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Re: Japan lifts military's 60-year-old ban on fighting abroa

Post by Soi Dog » Thu Jul 03, 2014 7:40 am

As aggressive as China is becoming in the region, Japan will almost certainly feel the need for a nuclear weapon deterrent...and not just Fukushima reactor toxic winds.
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Re: Japan lifts military's 60-year-old ban on fighting abroa

Post by Sailorman » Fri Jul 04, 2014 9:49 am

Good, lets close down the US bases and bring our troops back to American soil since the Japs can defend themselves. This would save Americans billions of dollars a year and we could use the troops to secure the US southern border from the ongoing invasion of illegals.

An alternative is to charge the Japs for protecting their country. So much for each soldier/sailor, so much for each ship/aircraft/tank/rifle/bullet. Time to turn being the world cop into a profit making business (other than the fat cats/corporations/attorneys at the big US weapons manufacturers.)

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Re: Japan lifts military's 60-year-old ban on fighting abroa

Post by taranis » Fri Jul 04, 2014 3:50 pm

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Re: Japan lifts military's 60-year-old ban on fighting abroa

Post by vladimir » Fri Jul 04, 2014 9:13 pm

If the US left, China would move in.

They are already courting S. Korea, and I think the US will find out how loyalties disappear when money is at stake...karma, perhaps?
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Re: Japan lifts military's 60-year-old ban on fighting abroa

Post by Soi Dog » Fri Jul 04, 2014 9:20 pm

vladimir wrote:If the US left, China would move in.

They are already courting S. Korea, and I think the US will find out how loyalties disappear when money is at stake...karma, perhaps?
Courting South Korea....while propping up North Korea for 64 years.

Karma? The South Koreans better pray there are no oil discoveries in their territorial waters.
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Re: Japan lifts military's 60-year-old ban on fighting abroa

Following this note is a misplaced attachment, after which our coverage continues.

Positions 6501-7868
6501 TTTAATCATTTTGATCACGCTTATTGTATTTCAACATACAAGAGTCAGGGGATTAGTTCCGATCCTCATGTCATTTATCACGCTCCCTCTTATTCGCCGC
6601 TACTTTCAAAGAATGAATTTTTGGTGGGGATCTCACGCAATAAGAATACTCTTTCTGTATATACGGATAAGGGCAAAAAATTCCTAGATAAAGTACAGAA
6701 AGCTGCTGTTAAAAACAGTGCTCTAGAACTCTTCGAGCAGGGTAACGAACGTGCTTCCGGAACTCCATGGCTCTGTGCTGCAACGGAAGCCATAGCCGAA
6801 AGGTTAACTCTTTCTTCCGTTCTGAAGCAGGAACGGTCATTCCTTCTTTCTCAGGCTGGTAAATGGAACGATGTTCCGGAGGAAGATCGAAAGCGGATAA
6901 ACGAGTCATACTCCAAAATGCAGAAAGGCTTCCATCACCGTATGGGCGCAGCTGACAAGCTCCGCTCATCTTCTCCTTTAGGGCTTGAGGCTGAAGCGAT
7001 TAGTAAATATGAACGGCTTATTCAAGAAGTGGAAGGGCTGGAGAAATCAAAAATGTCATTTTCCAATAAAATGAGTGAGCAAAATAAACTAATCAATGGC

Post by FreeSocrates! » Fri Jul 04, 2014 10:37 pm

vladimir wrote:If the US left, China would move in.

They are already courting S. Korea, and I think the US will find out how loyalties disappear when money is at stake...karma, perhaps?
I believe it's probably a good thing to have more than one Super Power. Americans obviously don't know how to run the entire planet.

That being said, the US and Japan have been allies since the end of WW2. And the Chinese and Japanese are historical enemies.
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Re: Japan lifts military's 60-year-old ban on fighting abroa

Post by Sailorman » Sat Jul 05, 2014 9:22 am

2 Billion is chump change for the level of protection that the Japs get from the US. Threaten to walk away and see what kind of trade deals and money we get from Japan, S Korea, and a few others in that area. Time for the US to start protecting the US soil from the invasion that is taking place on its southern border. One up side is that the people from Mexico and Central America invading the US are Christians and can be use as cannon fodder in the upcoming war with Islam. Also at least the invaders from Central America and Mexico don't want to kill us because we won't convert to their bogus religion or can't set up sharia law in America.
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Re: Japan lifts military's 60-year-old ban on fighting abroa

Post by The Add Jay » Sat Jul 05, 2014 11:30 am

FreeSocrates! wrote:
vladimir wrote:If the US left, China would move in.

They are already courting S. Korea, and I think the US will find out how loyalties disappear when money is at stake...karma, perhaps?
I believe it's probably a good thing to have more than one Super Power. Americans obviously don't know how to run the entire planet.

That being said, the US and Japan have been allies since the end of WW2. And the Chinese and Japanese are historical enemies.

I dont think is a good choice of a super power since the reproduce like anchovies. China cannot be a super power...they are inferior in many ways. Sorry if that medicine is not easy to swallow.
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Re: Japan lifts military's 60-year-old ban on fighting abroa

Post by vladimir » Sat Jul 05, 2014 5:36 pm

Sailorman wrote:2 Billion is chump change for the level of protection that the Japs get from the US. Threaten to walk away and see what kind of trade deals and money we get from Japan, S Korea, and a few others in that area. Time for the US to start protecting the US soil from the invasion that is taking place on its southern border. One up side is that the people from Mexico and Central America invading the US are Christians and can be use as cannon fodder in the upcoming war with Islam. Also at least the invaders from Central America and Mexico don't want to kill us because we won't convert to their bogus religion or can't set up sharia law in America.
I hope you get to be president soon. I like nuclear wars!